That’s too broad a question. Is it a viable alternative for 2D/3D games that wouldn’t use a lot of store assets and plugins? I’d say yeah, for most indie games, in fact. There are a few high-profile Godot games around (Dome Keeper, Brotato, Cassette Beasts come to mind) and certainly more to come.
And 100k for Godot might mean a lot of nice features and maybe a kickstart on an asset store of sorts to make up for that side of the Unity experience.
I hope game devs that make games that are not demanding, 2D or 2D with a few 3D elements, they all move to Godot. To Godot or any other, I mention Godot because is the #1 option.
These people don’t need to be hostage by a flimsy company. They need lots of good documentation, and a giant community of other devs, plugins and how-to-solve-problem, but you have to break the chains somewhere. If Godot (or whatever open source engine) become popular, and with that, it gets the community, and with that it gets the good documentation and articles and plugins. Like blender.
Indie devs that need a more demanding engine, who knows, maybe are better at home with Unreal. Even if Unreal one day become evil. You gotta pay, if you make money from making games, is okay to pay a something for it.
Modifications to the Runtime fee were announced today, along with an apology:
For games that are subject to the runtime fee, we are giving you a choice of either a 2.5% revenue share or the calculated amount based on the number of new people engaging with your game each month. Both of these numbers are self-reported from data you already have available. You will always be billed the lesser amount.
And it will only apply to new versions of the engine, not retroactively to all versions.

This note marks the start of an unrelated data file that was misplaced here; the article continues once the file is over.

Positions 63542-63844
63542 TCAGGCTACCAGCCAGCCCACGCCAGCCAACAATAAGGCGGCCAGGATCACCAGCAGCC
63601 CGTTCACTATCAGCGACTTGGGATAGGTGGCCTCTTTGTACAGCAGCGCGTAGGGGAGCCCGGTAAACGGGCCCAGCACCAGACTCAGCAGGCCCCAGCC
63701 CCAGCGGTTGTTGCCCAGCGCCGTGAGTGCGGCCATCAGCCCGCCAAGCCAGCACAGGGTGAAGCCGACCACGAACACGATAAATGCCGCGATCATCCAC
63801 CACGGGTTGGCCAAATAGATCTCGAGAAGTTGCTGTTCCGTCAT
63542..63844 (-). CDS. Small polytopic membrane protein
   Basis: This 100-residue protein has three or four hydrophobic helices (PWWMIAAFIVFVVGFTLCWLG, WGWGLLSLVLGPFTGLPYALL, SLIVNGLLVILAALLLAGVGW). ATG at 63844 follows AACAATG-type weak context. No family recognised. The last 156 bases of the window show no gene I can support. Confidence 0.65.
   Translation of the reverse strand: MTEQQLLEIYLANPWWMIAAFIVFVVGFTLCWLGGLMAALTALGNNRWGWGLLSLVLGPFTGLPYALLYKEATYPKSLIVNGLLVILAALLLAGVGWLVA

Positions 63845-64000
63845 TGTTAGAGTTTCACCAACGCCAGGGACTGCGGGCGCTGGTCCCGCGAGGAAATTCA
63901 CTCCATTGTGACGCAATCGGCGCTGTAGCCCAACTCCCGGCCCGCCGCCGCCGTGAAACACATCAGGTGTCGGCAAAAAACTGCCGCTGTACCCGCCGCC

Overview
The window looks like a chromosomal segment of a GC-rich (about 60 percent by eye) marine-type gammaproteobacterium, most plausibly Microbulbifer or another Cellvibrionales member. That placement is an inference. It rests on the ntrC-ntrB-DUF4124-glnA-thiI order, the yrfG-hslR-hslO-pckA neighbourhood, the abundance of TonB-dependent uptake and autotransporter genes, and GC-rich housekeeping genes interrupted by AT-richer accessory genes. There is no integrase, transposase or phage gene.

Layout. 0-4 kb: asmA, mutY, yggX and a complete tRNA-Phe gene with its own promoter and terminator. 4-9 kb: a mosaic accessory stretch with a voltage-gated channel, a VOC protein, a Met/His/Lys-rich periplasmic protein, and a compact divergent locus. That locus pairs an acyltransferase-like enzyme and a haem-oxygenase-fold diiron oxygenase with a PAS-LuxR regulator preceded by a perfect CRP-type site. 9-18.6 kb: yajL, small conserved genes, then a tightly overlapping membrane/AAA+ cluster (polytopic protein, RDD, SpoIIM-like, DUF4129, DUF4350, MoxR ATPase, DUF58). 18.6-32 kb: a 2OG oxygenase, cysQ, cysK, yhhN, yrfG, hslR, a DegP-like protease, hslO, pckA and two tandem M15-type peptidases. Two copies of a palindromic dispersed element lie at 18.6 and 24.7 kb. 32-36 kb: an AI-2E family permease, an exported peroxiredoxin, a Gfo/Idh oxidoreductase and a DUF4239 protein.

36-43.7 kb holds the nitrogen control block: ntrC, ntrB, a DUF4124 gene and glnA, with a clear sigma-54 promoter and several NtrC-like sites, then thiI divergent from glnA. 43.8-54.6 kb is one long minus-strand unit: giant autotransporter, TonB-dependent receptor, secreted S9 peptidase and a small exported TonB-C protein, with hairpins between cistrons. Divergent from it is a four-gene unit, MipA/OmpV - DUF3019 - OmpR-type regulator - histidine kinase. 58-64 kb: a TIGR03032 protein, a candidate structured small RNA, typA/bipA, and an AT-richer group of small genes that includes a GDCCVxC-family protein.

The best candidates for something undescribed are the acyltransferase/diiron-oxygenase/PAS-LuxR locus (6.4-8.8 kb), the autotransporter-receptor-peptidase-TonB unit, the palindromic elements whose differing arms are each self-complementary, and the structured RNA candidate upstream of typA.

He did specifically indicate it will apply to Unity 2024 and beyond, so presumably that means one could continue to update to the latest patched version of the Unity 2022 LTS and be fine. Choosing to upgrade to Unity 2024 will come with the runtime fee requirement.
The self reporting takes away most of tu time fee associated issues, and the 2,5% cap solves the edge cases (I would be surprised if it’s used more than 1% of the time, for users over $1M revenue per game per year -the cap-).
Keeping terms tied to versions also provides needed stability.
But the trust it’s going to take a long time to recover, if it ever does.
One lesson from all this is how extremely unprofitable professional game engines are (both Unity and Unreal) even with pretty high fees, so in many, many cases a viable alternative to either is going to have a very steep buy-in. I maaaaybe could see entities Apple or Nintendo going there in an alternative, happier timeline (basically entities so big that profit is secondary to vertical integration).
If suddenly the number of platforms to deploy sinks dramatically, things will be different and the barriers of entry lower significantly, but that’s a different problem.
Exactly. I think devs may complain about trust for years to come, but if they are facing 2.5% max at Unity (for a major success by indie standards), 5% at Unreal, they will grumble but stick with Unity.
Those that find Godot sufficient for their needs should have switched to it before trust was an issue, as it’s terms are a no brainier if the technology is sufficient.
Unity will also have to really push features in it’s next LTS to draw people to that and the new terms. That’s a good thing for most devs that fall below the minimum revenue threshold - Unity will be in a beauty contest to attract highly profitable devs, and all others enjoy the benefits for free.